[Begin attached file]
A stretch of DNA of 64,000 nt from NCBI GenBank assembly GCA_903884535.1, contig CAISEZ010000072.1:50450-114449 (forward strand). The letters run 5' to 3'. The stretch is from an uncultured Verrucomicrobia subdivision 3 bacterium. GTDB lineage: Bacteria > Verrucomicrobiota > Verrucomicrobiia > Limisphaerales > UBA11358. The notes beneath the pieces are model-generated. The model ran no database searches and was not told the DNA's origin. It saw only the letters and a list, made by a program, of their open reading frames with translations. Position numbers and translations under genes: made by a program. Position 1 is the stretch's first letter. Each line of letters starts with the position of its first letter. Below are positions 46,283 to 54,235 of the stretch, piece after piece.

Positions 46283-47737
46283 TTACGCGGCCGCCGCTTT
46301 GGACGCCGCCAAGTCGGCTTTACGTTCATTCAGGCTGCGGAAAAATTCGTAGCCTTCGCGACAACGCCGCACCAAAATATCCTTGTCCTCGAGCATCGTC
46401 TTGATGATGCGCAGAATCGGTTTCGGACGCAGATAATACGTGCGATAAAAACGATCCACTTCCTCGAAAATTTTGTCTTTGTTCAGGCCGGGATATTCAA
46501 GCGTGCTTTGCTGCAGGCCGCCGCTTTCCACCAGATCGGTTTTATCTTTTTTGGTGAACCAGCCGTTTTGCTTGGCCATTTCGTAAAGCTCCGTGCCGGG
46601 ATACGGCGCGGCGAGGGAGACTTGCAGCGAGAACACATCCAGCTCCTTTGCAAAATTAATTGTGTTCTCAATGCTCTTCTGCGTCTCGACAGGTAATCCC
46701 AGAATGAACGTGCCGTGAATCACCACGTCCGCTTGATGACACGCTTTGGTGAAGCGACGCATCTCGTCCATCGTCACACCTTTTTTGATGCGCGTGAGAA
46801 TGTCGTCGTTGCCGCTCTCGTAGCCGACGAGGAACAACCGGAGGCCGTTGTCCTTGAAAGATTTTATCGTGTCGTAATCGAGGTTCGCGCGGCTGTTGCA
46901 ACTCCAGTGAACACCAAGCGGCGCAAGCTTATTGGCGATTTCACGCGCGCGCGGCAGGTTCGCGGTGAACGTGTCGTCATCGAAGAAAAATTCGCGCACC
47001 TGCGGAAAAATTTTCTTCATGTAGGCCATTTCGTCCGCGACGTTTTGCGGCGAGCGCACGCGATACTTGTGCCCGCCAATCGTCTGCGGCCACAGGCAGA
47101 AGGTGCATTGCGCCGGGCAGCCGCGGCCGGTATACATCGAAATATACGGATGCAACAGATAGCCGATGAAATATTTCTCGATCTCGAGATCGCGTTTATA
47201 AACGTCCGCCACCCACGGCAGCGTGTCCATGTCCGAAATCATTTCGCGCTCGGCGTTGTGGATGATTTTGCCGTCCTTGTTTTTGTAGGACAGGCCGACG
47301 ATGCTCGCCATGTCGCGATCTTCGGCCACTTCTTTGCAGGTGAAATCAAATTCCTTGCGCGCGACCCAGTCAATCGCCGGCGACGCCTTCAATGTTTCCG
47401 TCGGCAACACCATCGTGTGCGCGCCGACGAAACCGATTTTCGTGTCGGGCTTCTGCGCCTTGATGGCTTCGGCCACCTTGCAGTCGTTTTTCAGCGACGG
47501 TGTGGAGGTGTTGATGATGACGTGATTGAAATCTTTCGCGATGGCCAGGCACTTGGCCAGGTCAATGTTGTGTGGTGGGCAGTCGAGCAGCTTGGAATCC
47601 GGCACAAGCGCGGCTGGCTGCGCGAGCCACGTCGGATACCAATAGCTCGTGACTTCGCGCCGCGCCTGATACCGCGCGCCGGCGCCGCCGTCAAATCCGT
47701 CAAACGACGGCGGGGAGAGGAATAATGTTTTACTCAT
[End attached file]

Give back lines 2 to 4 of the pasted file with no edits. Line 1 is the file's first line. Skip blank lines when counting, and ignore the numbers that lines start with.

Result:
Positions 46283-47737
46283 TTACGCGGCCGCCGCTTT
46301 GGACGCCGCCAAGTCGGCTTTACGTTCATTCAGGCTGCGGAAAAATTCGTAGCCTTCGCGACAACGCCGCACCAAAATATCCTTGTCCTCGAGCATCGTC